Paul L. Caron

Tuesday, March 8, 2011

Cunningham: The Influence of Law & Economics on Law & Accounting

Lawrence A. Cunningham (George Washington) has posted The Influence of Law and Economics on Law and Accounting: Two Steps Forward, One Step Back, in Research Handbook on the Economics of Corporate Law (Brett McDonnell & Claire Hill, ed.) (Edward Elgar, 2012), on SSRN. Here is the abstract:

Theory can have profound effects on practice, some intended and desirable, others unintended and undesirable. That's the story of the influence the field of law and economics has had on the domain of law and accounting. That influence comes primarily from agency theory and modern finance theory, specifically through the efficient capital market hypothesis and capital asset pricing model. Those theories have forged considerable change in federal securities regulation, accounting standard setting, state corporation law, and financial auditing. Affected areas include the nature of disclosure, the measure of financial concepts, the limits of shareholder protection, and the scope of auditor duty.

Analysis reveals how agency theory and finance theory often but not always point to the same policy implications; it reveals how finance theory’s assumptions and limitations are often but not always respected in policy development. As a result, while these theories sometimes produced policy changes that were both intended and desirable, some policy changes were both unintended and undesirable while others were intended but undesirable. Examination stresses the power of ideas and how they are used and cautions creators and users of ideas to take care to appreciate the limits of theory when shaping practice. That's vital since the effects of law and economics on law and accounting remain debated in many contexts.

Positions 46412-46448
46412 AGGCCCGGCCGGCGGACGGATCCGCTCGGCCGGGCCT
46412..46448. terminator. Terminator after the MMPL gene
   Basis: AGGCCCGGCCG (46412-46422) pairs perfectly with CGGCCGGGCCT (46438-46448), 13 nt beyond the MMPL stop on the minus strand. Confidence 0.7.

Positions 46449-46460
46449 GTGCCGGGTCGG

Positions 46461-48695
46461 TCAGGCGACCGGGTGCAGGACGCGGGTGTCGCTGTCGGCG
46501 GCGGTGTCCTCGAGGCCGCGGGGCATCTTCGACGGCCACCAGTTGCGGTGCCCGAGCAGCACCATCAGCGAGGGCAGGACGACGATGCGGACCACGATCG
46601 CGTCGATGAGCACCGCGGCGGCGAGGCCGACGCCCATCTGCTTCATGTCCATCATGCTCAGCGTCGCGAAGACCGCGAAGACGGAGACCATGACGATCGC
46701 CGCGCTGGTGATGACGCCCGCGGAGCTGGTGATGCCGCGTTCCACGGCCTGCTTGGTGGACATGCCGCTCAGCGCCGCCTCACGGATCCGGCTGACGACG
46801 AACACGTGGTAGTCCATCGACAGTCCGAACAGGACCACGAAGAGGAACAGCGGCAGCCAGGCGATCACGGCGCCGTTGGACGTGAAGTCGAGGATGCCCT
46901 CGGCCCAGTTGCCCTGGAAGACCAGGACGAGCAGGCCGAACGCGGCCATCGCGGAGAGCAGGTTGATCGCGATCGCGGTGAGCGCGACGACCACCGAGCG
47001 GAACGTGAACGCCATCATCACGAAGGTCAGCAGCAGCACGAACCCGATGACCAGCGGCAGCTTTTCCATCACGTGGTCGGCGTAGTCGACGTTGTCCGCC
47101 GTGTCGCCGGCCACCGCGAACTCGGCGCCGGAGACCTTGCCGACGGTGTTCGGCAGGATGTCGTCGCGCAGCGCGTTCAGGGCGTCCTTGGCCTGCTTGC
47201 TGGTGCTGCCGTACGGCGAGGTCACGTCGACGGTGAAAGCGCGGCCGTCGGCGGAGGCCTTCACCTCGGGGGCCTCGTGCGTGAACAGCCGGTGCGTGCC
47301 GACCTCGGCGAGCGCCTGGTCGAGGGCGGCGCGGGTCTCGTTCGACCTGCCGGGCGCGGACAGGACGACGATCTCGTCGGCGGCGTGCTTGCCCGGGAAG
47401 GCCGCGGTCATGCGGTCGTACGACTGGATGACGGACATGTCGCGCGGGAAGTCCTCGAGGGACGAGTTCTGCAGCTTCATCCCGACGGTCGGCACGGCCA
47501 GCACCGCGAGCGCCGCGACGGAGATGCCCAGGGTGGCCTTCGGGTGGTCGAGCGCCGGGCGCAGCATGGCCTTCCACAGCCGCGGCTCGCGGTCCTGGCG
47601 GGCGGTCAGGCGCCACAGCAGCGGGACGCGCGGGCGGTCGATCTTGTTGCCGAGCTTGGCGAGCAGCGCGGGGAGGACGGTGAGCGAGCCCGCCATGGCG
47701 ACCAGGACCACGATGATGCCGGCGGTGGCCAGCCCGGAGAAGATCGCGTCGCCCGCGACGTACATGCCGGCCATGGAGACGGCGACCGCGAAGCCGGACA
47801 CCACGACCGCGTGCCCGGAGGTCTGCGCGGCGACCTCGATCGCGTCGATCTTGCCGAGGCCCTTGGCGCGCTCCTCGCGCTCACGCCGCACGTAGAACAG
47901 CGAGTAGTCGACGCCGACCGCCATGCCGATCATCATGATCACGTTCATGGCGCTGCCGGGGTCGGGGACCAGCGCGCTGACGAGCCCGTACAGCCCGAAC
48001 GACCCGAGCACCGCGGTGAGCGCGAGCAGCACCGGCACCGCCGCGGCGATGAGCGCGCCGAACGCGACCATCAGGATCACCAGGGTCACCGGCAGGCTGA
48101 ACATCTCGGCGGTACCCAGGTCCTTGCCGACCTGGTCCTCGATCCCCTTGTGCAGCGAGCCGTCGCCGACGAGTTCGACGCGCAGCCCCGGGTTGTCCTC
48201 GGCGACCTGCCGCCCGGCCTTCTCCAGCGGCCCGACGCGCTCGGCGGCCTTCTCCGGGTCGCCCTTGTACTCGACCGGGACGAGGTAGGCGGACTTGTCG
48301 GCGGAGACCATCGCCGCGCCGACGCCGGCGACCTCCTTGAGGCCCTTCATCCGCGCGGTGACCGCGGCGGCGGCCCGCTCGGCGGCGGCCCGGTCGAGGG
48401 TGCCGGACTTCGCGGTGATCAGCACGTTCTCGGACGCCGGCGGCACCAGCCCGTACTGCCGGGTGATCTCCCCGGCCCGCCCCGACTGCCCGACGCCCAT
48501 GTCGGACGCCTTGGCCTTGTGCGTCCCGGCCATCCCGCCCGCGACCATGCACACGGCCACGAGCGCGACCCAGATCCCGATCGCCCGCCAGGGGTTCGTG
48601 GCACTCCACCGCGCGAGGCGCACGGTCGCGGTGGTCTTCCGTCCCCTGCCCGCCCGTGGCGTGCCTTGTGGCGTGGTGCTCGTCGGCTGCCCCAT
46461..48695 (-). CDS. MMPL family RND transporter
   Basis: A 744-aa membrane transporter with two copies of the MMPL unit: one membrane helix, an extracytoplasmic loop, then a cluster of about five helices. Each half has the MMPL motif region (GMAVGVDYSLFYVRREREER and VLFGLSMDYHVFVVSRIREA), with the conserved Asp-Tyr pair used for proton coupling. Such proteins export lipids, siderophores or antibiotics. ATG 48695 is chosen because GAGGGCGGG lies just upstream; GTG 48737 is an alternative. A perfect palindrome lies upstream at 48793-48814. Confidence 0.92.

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I've had more than one discussion with colleagues about what should be correct Generally Accepted Accounting Principles (GAAP) and adequate Generally Accepted Auditing Standards (GAAS) vs. what the courts tell us that we have to follow if we want to avoid lawsuits and the SEC tells us to follow if we don't want it to completely take over the setting of accounting and auditing rules.

There is often quite a difference, and the results, in my view, are that GAAP and GAAS have become twisted, having been modified by compromises, special agendas, power grabs, and ignorance, rather than a pure reflection of economic activity and concern for costs vs. benefits.

What's happened to accounting is what has happened to medicine, and probably a lot of other fields -- the pracitioners are forbidden to follow their professonal training to reach the best results, and they have to spend an abnormal amount of time to avoid violating court precedence and government regulations, which results in wasted time, more costs, and departures from the best practices and end products.

Posted by: Woody | Mar 8, 2011 9:55:39 AM